Last modified on 19 May 2014, at 22:44

fazer

LadinoEdit

EtymologyEdit

From Latin facere; compare Spanish hacer.

VerbEdit

fazer (Latin spelling)

  1. to make
  2. to do

PortugueseEdit

EtymologyEdit

From Old Portuguese fazer, from Latin facere, present active infinitive of faciō (I do; I make), from Proto-Indo-European *dʰeh₁- (to put, place, set).

PronunciationEdit

VerbEdit

fazer (first-person singular present indicative faço, past participle feito)

  1. (transitive) to make, to create, to produce
    A minha mãe fez este vestido para mim. — “My mother made that dress for me.”
  2. (transitive) to do, to execute, to perform
    Aquele homem fez um crime terrível. — “That man did a horrible crime.”
    Eu respondi, fazendo um gesto afirmativo. — “I answered, doing an affirmative gesture.”
  3. (transitive) to cause by force
    A explosão fez cair alguns prédios. — “The explosion caused some buildings to fall.”
  4. (transitive) to represent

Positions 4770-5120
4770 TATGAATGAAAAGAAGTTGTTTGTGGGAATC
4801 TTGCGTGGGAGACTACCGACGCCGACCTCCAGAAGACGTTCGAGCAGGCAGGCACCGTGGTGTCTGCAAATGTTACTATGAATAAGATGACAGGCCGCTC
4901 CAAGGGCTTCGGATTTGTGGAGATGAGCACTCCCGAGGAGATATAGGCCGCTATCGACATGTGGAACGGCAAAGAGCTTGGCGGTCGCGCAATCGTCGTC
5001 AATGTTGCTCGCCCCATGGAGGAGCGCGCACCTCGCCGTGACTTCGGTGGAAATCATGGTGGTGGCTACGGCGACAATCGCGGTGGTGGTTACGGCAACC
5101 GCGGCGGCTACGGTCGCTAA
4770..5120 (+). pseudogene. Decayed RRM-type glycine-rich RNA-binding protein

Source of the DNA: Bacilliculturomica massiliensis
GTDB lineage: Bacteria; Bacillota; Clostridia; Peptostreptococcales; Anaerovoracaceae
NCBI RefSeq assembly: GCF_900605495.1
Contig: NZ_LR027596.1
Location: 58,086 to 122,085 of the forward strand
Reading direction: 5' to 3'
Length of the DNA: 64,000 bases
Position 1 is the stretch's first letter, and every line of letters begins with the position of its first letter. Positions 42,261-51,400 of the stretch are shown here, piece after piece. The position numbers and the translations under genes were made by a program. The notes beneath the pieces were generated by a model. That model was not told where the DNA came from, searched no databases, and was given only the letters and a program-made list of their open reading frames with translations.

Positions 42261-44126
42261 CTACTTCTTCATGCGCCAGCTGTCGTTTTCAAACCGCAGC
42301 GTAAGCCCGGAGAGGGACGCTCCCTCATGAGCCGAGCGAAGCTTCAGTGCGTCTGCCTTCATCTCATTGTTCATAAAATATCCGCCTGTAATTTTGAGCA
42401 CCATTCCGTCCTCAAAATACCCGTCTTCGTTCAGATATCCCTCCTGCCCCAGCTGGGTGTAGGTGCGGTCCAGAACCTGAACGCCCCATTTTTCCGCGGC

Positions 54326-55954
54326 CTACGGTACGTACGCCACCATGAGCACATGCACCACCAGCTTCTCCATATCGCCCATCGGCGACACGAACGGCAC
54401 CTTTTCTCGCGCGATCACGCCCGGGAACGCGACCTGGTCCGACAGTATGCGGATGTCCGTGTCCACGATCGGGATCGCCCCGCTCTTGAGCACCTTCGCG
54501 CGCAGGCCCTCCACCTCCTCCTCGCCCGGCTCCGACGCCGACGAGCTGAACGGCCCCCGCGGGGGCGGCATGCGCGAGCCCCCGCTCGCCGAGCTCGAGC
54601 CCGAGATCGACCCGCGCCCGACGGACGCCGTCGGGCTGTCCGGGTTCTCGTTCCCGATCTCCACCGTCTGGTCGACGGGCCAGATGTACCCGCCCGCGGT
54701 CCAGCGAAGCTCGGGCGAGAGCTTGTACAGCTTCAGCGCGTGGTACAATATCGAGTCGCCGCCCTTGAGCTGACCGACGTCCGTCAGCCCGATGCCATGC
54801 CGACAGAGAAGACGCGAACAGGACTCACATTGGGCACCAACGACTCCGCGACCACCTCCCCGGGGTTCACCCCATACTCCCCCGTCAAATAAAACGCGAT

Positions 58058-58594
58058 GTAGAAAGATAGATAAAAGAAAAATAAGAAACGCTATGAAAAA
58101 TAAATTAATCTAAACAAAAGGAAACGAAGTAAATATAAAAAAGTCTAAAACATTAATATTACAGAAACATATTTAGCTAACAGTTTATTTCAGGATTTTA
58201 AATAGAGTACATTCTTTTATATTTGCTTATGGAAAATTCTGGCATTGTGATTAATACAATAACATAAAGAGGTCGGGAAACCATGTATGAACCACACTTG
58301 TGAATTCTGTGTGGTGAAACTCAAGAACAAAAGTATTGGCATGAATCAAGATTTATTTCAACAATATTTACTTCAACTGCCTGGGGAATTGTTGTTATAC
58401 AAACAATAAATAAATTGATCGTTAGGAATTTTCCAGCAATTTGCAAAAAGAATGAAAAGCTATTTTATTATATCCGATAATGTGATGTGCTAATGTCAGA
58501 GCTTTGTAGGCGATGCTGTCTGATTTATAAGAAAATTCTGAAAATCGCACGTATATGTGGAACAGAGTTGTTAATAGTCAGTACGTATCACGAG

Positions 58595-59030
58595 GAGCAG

Eu fiz de João, a minha irmã fez de Maria. — “I represented Hansel, my sister represented Gretel.”
  5. (transitive) to arrange, to clean up, to tidy
    fiz a cama hoje. — “I already arranged the bed today.”
  6. (transitive) to cook, to prepare, to fix
    Nós fizemos o almoço juntos! — “We prepared the dinner together!”
  7. (transitive) to turn; to reach an age; to have a birthday
    Os gêmeos fizeram quinze anos mês passado. — “The twins turned fifteen last month.”
  8. (transitive) to change price of a product, usually to make cheaper in a bargain
    Se você comprar dois, faço por trinta dólares. — “If you buy two, I can sell them for thirty dollars.”
  9. (transitive, impersonal) to pass time
    Faz duas horas que meu tio chegou. — “Two hours have passed since my uncle arrived.”
  10. (transitive, impersonal) to be; to occur a weather phenomenon
    Aqui sempre faz sol. — “Here is always sunny.”
  11. First-person singular (eu) future subjunctive of fazer
  12. Third-person singular (ele, ela, also used with tu and você?) future subjunctive of fazer

Usage notesEdit

When related to weather or passage of time, the verb fazer is impersonal, therefore cannot take a subject. It is also not inflected to number or person: it is always used on the singular third-person form:

  • Faz duas horas. — “Two hours have passed.”
  • Faz três segundos. — “Three seconds have passed.”
  • Faz cinquenta anos. — “Fifty years have passed.”

If not impersonal, it is conjugated normally.

ConjugationEdit

SynonymsEdit

Derived termsEdit